Clouded by Ideology

Ars Technica

You often hear people say “I remember when…” and then they regale how they used to walk 10 miles to school and a quick check of Google maps shows it to be 800 metres…or that things were colder back then, or hotter or whatever.

Well,  new study has looked at how ideological and political beliefs affect people’s perceptions of the weather. The authors of the study surveyed 8,000 people across the U.S. between 2008 and 2011 and found that while floods and droughts were remembered correctly, temperature changes were a different story.

In fact, the actual trends in temperatures had nothing to do with how people perceived them. If you graphed the predictive power of people’s perceptions against the actual temperatures, the resulting line was flat—it showed no trend at all. In the statistical model, the actual weather had little impact on people’s perception of recent temperatures. Education continued to have a positive impact on whether they got it right, but its magnitude was dwarfed by the influences of political affiliation and cultural beliefs.

And those cultural affiliations had about the effect you’d expect. Individualists, who often object to environmental regulations as an infringement on their freedoms, tended to think the temperatures hadn’t gone up in their area, regardless of whether they had. Strong egalitarians, in contrast, tended to believe the temperatures had gone up.

The authors conclude that climate change has become perceived as a form of cultural affiliation for most people: their acceptance of it is mostly a way of reinforcing their ties to the political and ideological communities they belong to. And, since temperatures have become the primary thing the public associates with climate change, people now interpret the temperatures through a filter based on their affiliations, a process termed “cultural cognition.” In other words, we tend to interpret the temperatures in a way that reinforces our identity, and our connections with others who share similar political persuasions.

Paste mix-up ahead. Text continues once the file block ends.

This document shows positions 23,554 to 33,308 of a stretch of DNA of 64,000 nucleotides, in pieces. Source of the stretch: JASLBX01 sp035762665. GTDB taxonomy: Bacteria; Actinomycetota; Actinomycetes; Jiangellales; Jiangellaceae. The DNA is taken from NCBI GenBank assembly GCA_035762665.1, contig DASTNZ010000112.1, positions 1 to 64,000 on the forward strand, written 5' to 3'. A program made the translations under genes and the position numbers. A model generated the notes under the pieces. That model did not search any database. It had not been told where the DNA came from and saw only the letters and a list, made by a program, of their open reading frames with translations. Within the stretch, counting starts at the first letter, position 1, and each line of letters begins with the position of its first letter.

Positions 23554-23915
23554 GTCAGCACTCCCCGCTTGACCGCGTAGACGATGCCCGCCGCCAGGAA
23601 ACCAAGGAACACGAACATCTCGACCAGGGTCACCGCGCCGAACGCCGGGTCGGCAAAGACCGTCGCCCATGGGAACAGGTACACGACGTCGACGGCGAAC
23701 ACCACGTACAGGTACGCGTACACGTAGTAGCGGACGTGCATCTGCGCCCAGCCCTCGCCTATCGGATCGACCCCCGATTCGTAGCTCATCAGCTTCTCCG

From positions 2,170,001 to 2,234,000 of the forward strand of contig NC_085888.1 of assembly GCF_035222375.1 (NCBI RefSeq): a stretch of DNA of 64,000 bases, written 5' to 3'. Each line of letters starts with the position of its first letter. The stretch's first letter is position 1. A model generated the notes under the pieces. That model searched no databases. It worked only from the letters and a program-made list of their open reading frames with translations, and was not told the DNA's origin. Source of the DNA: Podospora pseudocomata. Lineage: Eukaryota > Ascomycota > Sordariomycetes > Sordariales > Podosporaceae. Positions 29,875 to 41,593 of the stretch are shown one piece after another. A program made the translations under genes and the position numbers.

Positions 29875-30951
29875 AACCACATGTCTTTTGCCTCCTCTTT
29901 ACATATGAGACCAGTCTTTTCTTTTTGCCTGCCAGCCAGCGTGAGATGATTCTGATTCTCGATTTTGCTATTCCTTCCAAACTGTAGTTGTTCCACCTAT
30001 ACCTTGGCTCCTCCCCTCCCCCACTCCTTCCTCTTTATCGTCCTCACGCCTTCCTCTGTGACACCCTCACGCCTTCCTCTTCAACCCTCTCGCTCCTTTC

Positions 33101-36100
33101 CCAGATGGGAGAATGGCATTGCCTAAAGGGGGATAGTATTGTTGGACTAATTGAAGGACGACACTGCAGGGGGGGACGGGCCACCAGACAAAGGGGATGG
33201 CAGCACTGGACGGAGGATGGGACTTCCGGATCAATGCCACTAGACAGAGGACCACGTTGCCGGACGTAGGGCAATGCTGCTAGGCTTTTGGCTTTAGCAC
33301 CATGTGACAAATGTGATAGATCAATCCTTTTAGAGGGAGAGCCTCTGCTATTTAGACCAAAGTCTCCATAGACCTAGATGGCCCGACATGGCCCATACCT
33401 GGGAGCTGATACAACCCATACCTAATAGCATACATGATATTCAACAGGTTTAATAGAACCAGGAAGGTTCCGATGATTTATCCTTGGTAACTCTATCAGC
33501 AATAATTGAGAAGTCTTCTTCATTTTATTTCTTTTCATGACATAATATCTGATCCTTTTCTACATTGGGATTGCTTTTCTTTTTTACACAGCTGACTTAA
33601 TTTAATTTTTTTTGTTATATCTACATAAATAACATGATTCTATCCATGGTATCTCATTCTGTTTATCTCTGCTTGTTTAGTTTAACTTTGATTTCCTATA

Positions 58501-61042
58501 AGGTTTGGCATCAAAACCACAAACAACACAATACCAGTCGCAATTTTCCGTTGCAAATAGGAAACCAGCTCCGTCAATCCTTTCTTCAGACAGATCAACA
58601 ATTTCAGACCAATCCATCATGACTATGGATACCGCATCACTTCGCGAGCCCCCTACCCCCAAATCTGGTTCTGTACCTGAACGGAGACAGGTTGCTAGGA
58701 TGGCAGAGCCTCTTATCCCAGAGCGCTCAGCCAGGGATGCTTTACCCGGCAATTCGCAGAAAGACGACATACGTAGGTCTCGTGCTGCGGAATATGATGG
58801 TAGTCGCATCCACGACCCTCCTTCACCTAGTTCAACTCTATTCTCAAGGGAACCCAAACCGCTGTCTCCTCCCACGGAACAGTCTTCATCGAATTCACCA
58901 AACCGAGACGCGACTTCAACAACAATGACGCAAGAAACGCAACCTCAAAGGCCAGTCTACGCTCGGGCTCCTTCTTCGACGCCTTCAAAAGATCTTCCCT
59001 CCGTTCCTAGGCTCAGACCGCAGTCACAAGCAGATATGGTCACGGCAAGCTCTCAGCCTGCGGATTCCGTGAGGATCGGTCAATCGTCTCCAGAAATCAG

So people think temperatures are hotter because they are constantly bombarded by media and warmists telling us that the earth is boiling and  we are all doomed.


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As much at home writing editorials as being the subject of them, Cam has won awards, including the Canon Media Award for his work on the Len Brown/Bevan Chuang story. When he’s not creating the news, he tends to be in it, with protagonists using the courts, media and social media to deliver financial as well as death threats.

They say that news is something that someone, somewhere, wants kept quiet. Cam Slater doesn’t do quiet and, as a result, he is a polarising, controversial but highly effective journalist who takes no prisoners.

He is fearless in his pursuit of a story.

Love him or loathe him, you can’t ignore him.

To read Cam’s previous articles click on his name in blue.

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